I think for someone with a sincere and passionate interest in business, they probably are.  For a working artist, I think it’s probably even more important to focus on your craft first so that you can ultimately get jobs in a highly competitive field.  You need to be a brilliant actor or a stunning painter or a phenomenal musician before you need to learn how to read a spreadsheet or create an investment portfolio.  Then – if you start to truly earn a living from your art – it’s time to learn about business strategies.  

What pieces of advice can you offer to developing arts entrepreneurs?

I have enormous enthusiasm and respect for people who focus on the business element of the arts:  producers, development directors, studio accountants, entertainment attorneys, agents, line producers, and administrators.  And I think a business education is vital for these individuals because they are knowingly entering a highly volatile field.  I sailed through college and graduate school without ever taking a basic economics course or a single class in business.  I’m sure it would’ve helped me immeasurably.


Mark Lewis – Founding member, manager of Rain: a Tribute to The Beatles.

Did you have a business plan when you started Rain?

No – When Rain got started around 1975, I didn’t even know what a business plan was.  Would it have been beneficial to have a business plan when we started? Absolutely. I just plowed forward going by my instincts. The band loved The Beatles. We felt that there was a void in the music scene that we could fill by playing the music that so many people loved, but nobody was performing it true to the record live. At that time, we didn’t view it as a career, it was just a fun way to make living. Better than getting a job!

Do you think business plans are necessary for entrepreneurship?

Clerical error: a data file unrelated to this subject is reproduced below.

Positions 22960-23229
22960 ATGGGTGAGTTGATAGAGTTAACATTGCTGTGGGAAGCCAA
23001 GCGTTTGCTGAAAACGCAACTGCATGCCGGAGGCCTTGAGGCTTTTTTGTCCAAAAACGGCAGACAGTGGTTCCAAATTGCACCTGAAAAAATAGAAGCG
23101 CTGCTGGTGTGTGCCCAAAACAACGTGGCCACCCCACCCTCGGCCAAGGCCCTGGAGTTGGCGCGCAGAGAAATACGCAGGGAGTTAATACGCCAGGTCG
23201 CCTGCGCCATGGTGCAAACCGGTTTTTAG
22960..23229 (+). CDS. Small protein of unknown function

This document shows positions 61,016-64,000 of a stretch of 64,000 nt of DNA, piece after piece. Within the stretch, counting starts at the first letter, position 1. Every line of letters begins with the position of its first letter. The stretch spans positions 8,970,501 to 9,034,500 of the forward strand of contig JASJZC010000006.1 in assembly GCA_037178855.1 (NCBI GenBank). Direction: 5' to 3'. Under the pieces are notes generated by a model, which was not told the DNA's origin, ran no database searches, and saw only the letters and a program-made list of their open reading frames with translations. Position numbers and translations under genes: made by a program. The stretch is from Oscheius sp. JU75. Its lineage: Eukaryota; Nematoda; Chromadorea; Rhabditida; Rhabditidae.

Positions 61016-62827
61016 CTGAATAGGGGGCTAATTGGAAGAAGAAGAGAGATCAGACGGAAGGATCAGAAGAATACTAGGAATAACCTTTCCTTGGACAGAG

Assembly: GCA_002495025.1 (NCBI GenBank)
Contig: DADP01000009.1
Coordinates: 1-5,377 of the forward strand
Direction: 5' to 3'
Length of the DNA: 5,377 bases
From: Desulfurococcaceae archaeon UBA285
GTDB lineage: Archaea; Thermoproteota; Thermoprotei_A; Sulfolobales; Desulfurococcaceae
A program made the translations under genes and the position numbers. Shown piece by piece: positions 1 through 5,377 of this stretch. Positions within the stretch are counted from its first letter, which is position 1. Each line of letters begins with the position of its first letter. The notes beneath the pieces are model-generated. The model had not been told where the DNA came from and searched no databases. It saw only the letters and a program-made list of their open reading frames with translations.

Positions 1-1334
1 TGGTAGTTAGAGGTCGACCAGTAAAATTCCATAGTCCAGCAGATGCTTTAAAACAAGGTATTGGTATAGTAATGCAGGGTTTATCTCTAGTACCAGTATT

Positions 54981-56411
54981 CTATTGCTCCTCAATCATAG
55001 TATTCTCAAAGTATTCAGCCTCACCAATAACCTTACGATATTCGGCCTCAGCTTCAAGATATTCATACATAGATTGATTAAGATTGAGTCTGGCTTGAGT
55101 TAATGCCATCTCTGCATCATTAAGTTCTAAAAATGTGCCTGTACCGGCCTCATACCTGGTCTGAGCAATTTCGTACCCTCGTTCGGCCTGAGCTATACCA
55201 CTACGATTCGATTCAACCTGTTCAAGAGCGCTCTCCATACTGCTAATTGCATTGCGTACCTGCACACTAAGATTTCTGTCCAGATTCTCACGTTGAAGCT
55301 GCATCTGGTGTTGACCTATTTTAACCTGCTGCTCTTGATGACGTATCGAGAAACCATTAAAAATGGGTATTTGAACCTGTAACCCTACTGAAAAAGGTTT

Yes – I think Rain would have accomplished a lot more, a lot sooner if we had had a business plan from the beginning. As a result of this, I believe a lot of unnecessary mistakes were made. We had no guidebook to follow, and most people I spoke with thought we were out of our minds to be doing what we were doing. There were a lot of young egos to deal with that – On the one hand, they felt that they should be doing their ‘own’ music, but on the other hand, they were going to have to quit if they couldn’t make some money. Some guys (different personnel than have been in the band for the last 35 years I might add) didn’t want to put on costumes (sell out) and didn’t want to perform as a character. My point being, having a solid business plan would have eliminated a lot of anxiety and unnecessary growing pains.

What pieces of advice can you offer to arts entrepreneurs beginning their careers?

I’d say to remember that as a musician you are still in the ‘music business’. Two words. You need to be good at both in order to succeed. I’d also say to follow your instincts, and leave no stone unturned because you never know where something that seems insignificant at the time can lead. Recognize the difference in a ‘gig’ and an opportunity. Gigs happen all the time, opportunities don’t. It’s really easy to miss a great opportunity because you have a chance to play a ‘good paying gig’. 

Rodman Steele, who conducted these interviews,  is, at the time of writing,  a student in the Arts Entrepreneurship program at Southern Methodist University (SMU), Meadows School of the Arts. This series of interviews was conducted as part of the Arts Entrepreneurship capstone class Developing an Arts Venture Plan. The interviews seek to understand if creative entrepreneurs began their endeavors with a plan or not. 

Jim Hart, Director of the Arts Entrepreneurship program, SMU.